What This Rare S&P Feat Could Mean for Stocks in 2018

The second half of December is the best time to be in stocks, typically

Senior Quantitative Analyst
Nov 29, 2017 at 7:00 AM
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Barring a significant pullback over the next couple of days, the S&P 500 Index (SPX) will coast into December on an eight-month winning streak. Below, I look how stocks have performed in December, and then how they’ve done after these winning streaks, which we've seen just nine other times in history. This might give us an idea of what to expect in the coming month and in 2018.

December Returns for the SPX

Based on the SPX over the past 50 years, December has been the best month of the year as far as average returns and percentage of positive returns. The index has averaged a December gain of 1.48%, with 72% of the returns positive.

S&P 500 Monthly Returns Chart 1

Looking at just the past 20 years, the average return of the index is almost identical, but ranks fourth, with October, March, and April averaging better returns. The percentage of positive returns is tied for the best month, however, with the standard deviation being the lowest among all months by quite a bit. In short, December has been a solidly bullish month.

S&P 500 Monthly Returns Chart 2

Stocks' Typical December Path

The chart below shows the typical path that leads to the average December return. It’s not a smooth path. The index has generally gotten off to a good start in the first week of the month, but has pulled back to at least breakeven at mid-month. The latter half of the month, generally speaking, has been the best time to be in stocks.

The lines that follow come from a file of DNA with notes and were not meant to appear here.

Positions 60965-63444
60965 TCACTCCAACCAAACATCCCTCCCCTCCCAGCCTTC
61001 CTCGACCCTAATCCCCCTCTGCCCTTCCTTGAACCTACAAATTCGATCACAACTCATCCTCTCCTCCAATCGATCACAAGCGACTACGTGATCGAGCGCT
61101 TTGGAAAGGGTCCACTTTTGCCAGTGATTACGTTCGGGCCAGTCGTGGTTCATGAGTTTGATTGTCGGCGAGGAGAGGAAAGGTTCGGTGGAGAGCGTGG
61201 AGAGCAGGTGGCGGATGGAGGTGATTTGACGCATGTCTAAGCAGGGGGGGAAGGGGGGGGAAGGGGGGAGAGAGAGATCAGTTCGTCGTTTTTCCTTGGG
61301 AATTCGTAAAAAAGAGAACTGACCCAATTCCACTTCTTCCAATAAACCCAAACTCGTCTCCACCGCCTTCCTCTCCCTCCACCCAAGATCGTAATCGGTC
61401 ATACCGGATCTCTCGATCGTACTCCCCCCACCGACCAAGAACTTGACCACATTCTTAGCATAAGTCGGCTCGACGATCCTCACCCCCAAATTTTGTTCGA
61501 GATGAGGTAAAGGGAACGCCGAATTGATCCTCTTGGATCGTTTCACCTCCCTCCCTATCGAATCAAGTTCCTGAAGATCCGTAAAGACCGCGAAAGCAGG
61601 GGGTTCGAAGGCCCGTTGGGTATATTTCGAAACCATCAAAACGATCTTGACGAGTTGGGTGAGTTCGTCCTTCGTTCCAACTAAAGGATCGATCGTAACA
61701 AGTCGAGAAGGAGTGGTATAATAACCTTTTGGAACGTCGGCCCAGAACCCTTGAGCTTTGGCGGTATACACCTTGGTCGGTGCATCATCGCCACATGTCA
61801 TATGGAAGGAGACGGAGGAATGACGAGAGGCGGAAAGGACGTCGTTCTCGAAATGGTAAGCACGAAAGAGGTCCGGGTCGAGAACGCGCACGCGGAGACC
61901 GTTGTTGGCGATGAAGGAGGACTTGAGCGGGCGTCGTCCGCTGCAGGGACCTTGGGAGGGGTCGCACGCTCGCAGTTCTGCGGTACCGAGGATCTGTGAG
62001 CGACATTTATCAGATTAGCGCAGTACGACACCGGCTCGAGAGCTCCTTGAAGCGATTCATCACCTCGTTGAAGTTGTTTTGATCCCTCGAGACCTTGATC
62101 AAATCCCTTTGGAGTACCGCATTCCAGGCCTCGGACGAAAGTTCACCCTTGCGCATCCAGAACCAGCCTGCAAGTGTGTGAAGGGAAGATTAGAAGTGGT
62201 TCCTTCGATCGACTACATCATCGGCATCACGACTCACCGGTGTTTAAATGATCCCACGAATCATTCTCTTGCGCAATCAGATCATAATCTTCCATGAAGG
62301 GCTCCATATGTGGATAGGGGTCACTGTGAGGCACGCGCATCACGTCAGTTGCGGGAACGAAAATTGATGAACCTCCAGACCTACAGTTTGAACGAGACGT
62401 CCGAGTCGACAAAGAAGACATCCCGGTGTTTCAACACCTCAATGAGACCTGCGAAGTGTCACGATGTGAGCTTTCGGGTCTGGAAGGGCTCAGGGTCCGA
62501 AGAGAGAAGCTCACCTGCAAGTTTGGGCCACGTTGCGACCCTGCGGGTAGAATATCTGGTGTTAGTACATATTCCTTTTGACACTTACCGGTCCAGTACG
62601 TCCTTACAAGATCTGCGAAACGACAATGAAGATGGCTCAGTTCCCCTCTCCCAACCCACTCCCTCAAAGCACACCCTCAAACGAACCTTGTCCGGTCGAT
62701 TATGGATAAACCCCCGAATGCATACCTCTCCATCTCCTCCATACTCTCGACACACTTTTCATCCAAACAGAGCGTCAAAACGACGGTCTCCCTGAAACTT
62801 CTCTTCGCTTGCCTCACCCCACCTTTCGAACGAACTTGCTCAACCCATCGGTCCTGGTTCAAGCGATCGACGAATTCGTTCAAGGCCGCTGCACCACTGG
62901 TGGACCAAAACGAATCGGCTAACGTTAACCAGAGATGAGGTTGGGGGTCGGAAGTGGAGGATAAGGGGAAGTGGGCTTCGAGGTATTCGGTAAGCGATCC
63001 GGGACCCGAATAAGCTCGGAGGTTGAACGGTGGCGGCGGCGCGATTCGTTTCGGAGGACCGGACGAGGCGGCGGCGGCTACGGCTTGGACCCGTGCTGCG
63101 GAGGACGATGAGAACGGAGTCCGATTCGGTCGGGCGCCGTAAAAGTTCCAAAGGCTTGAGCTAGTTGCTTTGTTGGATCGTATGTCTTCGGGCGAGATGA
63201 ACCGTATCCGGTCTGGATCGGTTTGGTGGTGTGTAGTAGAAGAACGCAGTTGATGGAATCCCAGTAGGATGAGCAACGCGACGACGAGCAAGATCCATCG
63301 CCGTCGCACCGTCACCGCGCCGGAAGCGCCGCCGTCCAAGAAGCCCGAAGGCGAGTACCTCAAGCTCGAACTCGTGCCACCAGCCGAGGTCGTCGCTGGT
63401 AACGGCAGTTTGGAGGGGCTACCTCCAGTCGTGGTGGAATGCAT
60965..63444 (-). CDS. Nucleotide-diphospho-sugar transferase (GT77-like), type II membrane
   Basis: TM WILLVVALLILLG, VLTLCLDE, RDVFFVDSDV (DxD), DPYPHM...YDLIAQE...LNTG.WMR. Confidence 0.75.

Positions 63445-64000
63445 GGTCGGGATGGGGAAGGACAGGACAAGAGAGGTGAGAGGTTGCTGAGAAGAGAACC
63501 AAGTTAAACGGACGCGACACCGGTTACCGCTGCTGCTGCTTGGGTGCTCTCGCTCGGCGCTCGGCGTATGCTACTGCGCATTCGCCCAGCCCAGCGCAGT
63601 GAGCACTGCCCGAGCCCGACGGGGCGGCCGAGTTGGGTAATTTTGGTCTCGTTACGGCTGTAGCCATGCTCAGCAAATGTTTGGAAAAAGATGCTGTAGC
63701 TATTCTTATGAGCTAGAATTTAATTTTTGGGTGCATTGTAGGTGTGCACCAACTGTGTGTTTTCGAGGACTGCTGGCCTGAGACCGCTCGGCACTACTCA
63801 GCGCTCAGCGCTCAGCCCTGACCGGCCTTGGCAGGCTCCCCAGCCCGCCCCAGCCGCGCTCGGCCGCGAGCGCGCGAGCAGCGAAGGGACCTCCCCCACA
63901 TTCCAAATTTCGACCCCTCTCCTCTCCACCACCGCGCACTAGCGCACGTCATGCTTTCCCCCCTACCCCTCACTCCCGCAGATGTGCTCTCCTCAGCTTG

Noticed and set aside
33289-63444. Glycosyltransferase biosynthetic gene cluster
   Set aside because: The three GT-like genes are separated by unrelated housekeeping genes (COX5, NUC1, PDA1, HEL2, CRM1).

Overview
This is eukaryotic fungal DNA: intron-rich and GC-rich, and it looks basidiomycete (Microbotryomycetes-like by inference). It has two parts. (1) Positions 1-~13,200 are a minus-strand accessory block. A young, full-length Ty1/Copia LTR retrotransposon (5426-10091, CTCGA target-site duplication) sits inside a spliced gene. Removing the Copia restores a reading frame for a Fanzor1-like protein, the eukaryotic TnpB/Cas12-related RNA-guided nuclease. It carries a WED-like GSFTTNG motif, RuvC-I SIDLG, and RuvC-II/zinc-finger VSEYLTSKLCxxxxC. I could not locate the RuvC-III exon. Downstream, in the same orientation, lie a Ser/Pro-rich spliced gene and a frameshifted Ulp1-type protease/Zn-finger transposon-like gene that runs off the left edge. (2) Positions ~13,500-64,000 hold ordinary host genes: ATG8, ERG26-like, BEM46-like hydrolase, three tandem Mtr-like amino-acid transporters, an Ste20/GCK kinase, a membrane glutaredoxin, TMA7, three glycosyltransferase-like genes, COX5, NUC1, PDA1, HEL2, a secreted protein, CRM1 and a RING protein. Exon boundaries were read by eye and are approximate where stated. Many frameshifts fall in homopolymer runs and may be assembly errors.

S&P Typical December Path Chart 3

Eight-Month Winning Streaks

We have data on the S&P 500 Index going back to 1928. This is just the 10th time a monthly winning streak has gotten to eight months. Prior streaks were no indication that stocks were overbought. The SPX has done better going forward after eight-month winning streaks, compared to other various streak lengths. Six months after these streaks, the S&P 500 Index has averaged a gain of 7.6%, and was positive eight of the nine times. Typical six-month returns average a 4.15% gain, with 67% positive. Then again, more times than not after an eight-month win streak, the SPX was down over the next month.

S&P 500 Monthly Returns Chart 4

Finally, the table below shows data on each of the individual streaks. I also included the index return during each streak, and the percentage of bulls in the Investors Intelligence (II) poll. You would expect the percentage of bulls to be quite high after eight-month win streaks. This latest streak has shown the smallest return for the S&P 500 Index, but the largest percentage of II bulls. Perhaps this is one reason to taper expectations.

Two other streaks were similar in that they had a small double-digit return during the streak, while the percentage of II bulls was above 55%. One streak in 1964 ended the next month, and the SPX gained just 2.49% over the next year. The second one happened in early 2007, which also ended the following month. Not only that, but the SPX fell more than 4% over the next year, and went on to fall even further during the financial crisis in 2008.

S&P 500 Monthly Returns Chart 5

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